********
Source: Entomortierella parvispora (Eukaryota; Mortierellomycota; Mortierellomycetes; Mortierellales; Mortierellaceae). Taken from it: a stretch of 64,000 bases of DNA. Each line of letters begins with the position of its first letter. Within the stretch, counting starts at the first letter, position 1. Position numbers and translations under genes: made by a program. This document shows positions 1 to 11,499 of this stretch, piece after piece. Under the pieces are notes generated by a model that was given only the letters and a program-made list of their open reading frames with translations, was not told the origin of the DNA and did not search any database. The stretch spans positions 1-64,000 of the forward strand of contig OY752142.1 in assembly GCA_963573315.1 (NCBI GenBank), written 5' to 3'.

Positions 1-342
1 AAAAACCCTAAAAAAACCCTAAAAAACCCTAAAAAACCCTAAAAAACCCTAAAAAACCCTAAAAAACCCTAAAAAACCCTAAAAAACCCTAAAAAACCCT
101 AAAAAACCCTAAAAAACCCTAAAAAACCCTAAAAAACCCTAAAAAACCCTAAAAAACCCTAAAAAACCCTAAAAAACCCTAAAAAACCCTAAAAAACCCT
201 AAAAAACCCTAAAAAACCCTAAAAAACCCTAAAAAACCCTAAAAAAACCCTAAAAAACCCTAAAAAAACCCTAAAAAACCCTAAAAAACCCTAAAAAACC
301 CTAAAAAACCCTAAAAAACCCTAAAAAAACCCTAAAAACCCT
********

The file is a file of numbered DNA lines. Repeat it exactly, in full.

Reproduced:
Source: Entomortierella parvispora (Eukaryota; Mortierellomycota; Mortierellomycetes; Mortierellales; Mortierellaceae). Taken from it: a stretch of 64,000 bases of DNA. Each line of letters begins with the position of its first letter. Within the stretch, counting starts at the first letter, position 1. Position numbers and translations under genes: made by a program. This document shows positions 1 to 11,499 of this stretch, piece after piece. Under the pieces are notes generated by a model that was given only the letters and a program-made list of their open reading frames with translations, was not told the origin of the DNA and did not search any database. The stretch spans positions 1-64,000 of the forward strand of contig OY752142.1 in assembly GCA_963573315.1 (NCBI GenBank), written 5' to 3'.

Positions 1-342
1 AAAAACCCTAAAAAAACCCTAAAAAACCCTAAAAAACCCTAAAAAACCCTAAAAAACCCTAAAAAACCCTAAAAAACCCTAAAAAACCCTAAAAAACCCT
101 AAAAAACCCTAAAAAACCCTAAAAAACCCTAAAAAACCCTAAAAAACCCTAAAAAACCCTAAAAAACCCTAAAAAACCCTAAAAAACCCTAAAAAACCCT
201 AAAAAACCCTAAAAAACCCTAAAAAACCCTAAAAAACCCTAAAAAAACCCTAAAAAACCCTAAAAAAACCCTAAAAAACCCTAAAAAACCCTAAAAAACC
301 CTAAAAAACCCTAAAAAACCCTAAAAAAACCCTAAAAACCCT